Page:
The retinex theory of color, proposed by Edwin Land in the 1980s, offered an explanation of our ability to perceive color in ambient-colored environments. This effect is known as color constancy and was unexplainable by earlier theories of color vision. The term retinex is a combination of the words retina and cortex, which are the two areas responsible for the processing of visual information.
When we see an object, we automatically compare it to other objects and to our expectations (memories) of similar objects. This process is known as making inferences. For example, when you see a picture of an apple, you will make inferences to other apples you have seen, and to objects around the apple. If you were to see that same picture, but tinted a different color, you would not likely mistake the color of the apple.
For example, consider a picture of a classic fruit bowl. Apples would be red, or perhaps green. Grapes would be green and purple, bananas would be yellow, and so forth. If you immersed that picture under a bath of yellow light, you would still be able to assert to anyone that the apples were red, the bananas yellow, and so forth. However, careful measurement would show that the color of each piece of fruit would be somewhat different than in the original picture. This could be examinable by cutting out a small piece of the picture, and removing it from the context. Without context, we cannot make inferences, and color constancy disappears.
Light enters our eyes through the lens, and falls upon the retina. The retina, located in the back of your eye, contains large numbers of rods and cones. Cones are primarily responsible for color vision. There are three types of cones--one type responds best to red and yellow light, one to green and yellow, and one to blue. Different wavelengths of light activate different combinations of cones, and transmit the information through the optic nerve to the occipital lobe in the back of your brain. Note that there is no way for the retina to make inferences about colors; a given spot on your retina will respond differently to a yellow-tinted image than an nontinted one. Therefore, the retina is not directly responsible for color constancy.
Once in the occipital lobe, visual information is sent alone specific information pathways. Most of the information from cones travels along what is known as the ventral stream to the temporal lobe, which is where object identification takes place. Once here, visual information is compared to memories and context so that an object can be identified. The ventral stream is often referred to as the "What" pathway. It is here that color constancy occurs. The brain recognizes the object, and recognizes what color it should be. That information is passed along from the temporal lobe to other parts of your brain, while the specific color information that the retina originally sent is lost.
Retinex theory is based on two prominent preliminary theories of color vision. The trichromatic theory, also known as the Young-Helmholtz theory, explains the perception of light based on three types of receptors. These receptors are the red-yellow, green-yellow and blue photo-receptive cones. Thomas Young, the original founder of the theory, was intrigued by how we can perceive so many different colors. The human eye is capable of discriminating among more than 10 million colors, but we obviously can't have that many unique receptors.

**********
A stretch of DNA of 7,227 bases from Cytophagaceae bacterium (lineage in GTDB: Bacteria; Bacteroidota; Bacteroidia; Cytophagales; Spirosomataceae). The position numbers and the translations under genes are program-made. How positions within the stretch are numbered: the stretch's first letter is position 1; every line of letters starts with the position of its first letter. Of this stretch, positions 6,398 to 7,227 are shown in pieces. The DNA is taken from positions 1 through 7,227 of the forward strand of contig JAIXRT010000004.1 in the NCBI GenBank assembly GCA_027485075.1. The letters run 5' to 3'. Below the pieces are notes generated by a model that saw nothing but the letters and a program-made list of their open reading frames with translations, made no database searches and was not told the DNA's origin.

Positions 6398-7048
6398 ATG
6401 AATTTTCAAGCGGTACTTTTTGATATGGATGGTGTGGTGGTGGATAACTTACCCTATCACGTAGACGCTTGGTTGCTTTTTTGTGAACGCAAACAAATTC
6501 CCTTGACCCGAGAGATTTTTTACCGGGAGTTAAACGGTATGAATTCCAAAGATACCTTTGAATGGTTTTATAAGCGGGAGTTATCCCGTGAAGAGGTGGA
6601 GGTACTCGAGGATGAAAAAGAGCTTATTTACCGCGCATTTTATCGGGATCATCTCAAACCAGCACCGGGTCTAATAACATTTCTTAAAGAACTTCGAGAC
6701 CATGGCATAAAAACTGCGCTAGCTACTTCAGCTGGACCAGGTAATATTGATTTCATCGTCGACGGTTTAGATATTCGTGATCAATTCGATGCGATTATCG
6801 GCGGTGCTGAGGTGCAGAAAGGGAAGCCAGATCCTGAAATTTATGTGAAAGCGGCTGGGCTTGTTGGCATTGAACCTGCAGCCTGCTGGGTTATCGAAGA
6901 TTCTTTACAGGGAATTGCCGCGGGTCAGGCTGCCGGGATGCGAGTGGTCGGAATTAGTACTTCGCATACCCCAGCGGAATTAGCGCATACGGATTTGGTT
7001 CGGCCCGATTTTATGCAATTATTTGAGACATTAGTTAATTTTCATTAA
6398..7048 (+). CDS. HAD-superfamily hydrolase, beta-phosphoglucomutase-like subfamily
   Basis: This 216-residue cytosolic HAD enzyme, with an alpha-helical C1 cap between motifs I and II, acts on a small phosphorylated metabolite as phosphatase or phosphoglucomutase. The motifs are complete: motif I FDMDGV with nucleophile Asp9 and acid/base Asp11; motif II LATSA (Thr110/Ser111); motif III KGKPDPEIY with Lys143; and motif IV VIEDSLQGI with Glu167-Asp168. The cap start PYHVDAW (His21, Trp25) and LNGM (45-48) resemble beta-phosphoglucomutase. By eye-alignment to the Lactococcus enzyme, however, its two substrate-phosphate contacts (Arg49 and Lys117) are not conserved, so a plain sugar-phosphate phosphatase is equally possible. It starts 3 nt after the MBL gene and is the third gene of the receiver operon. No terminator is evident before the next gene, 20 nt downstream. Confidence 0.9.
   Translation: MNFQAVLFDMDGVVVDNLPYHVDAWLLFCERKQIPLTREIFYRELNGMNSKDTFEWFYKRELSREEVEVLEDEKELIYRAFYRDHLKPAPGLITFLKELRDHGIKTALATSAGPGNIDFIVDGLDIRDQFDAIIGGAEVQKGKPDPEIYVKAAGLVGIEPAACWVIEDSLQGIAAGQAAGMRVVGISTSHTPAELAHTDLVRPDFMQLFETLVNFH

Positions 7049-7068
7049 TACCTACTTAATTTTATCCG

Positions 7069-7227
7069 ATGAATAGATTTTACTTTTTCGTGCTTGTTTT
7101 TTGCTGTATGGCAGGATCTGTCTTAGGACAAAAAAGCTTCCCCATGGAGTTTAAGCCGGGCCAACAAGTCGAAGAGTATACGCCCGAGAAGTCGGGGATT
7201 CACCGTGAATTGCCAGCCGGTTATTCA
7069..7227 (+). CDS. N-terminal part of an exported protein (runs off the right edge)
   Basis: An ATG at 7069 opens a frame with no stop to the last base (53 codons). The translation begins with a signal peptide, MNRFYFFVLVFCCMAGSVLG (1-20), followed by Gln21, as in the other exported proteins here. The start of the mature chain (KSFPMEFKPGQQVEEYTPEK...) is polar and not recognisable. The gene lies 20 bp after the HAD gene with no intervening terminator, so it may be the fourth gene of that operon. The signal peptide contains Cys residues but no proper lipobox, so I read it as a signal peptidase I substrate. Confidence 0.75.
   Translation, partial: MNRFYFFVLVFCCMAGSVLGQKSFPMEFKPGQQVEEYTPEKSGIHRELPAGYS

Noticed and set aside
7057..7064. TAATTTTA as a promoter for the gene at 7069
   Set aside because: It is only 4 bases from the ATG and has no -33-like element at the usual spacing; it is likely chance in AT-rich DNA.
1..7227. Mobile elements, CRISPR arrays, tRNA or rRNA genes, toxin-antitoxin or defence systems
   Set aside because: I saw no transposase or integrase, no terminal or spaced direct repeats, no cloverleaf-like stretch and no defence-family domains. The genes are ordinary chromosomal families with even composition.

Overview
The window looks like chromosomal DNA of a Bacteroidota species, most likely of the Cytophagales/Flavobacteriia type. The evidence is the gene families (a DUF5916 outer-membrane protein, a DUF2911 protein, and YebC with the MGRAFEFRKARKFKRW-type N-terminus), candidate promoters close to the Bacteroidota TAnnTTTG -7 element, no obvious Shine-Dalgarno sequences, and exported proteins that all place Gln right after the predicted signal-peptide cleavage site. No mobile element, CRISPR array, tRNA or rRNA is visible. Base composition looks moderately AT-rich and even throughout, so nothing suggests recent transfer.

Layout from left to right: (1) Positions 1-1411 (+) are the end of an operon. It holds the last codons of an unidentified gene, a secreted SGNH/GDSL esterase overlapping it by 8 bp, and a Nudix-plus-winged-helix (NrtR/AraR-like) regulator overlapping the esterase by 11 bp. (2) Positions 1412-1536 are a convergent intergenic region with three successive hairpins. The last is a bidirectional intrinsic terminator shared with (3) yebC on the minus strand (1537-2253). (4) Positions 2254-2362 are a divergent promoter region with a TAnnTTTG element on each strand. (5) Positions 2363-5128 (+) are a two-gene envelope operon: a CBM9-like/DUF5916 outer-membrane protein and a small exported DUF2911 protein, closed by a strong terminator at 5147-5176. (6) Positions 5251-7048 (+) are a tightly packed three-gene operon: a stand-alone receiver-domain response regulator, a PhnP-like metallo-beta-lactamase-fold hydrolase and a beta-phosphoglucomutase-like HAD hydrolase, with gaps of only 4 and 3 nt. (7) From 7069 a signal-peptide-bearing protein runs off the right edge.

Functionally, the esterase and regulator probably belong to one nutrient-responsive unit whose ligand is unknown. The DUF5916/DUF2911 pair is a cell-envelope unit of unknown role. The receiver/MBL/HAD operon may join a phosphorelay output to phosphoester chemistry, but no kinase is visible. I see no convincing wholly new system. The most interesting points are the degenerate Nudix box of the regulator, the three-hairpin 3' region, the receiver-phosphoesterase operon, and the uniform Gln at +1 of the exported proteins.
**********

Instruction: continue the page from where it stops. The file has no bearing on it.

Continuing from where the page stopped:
According to the trichromatic theory, there are three types of receptors that experience graded responses to varying colors of light. Another important theory is the opponent-process theory, which explains effects such as negative after-images. For example, if you stare at a brightly colored picture for a minute, then stare at a blank sheet of paper, you will be able to see a negative-colored version of the picture. Similarly, if you look at a light, you will see colored spots. This is explained by the opponent-process theory, founded by Ewald Hering, which explains that color is perceived on a scale of opposites. If a particular cone is activated for long enough, it will tire out, and stop transmitting information for a short time. The brain perceives this the same way as transmitting information about the opposite color.
For example, if you stare at a red image, your red cones will tire, and stop sending the "red" signal to the brain. The lack of "red" signal is equivalent to the "green" signal, and you will see green. This is because the brain perceives differences in the amount of firing of different cones, and judges color based on those differences.
Retinex theory is a useful model, but is no longer believed to be fully accurate in describing human color vision. It is currently used in computer vision, which is the science that enables robotic equipment to determine color. Many retinex algorithms exists in industrial applications. These algorithms receive color information as input, and attempt to compare the given information to that of pure red, green and blue objects. Computer vision is being used in development of augmented reality, computer object recognition and image restoration.
- "Biological Psychology"; J.W. Kalat; 1998
- Photo Credit abstrakt farbkreis image by pmphoto from Fotolia.com
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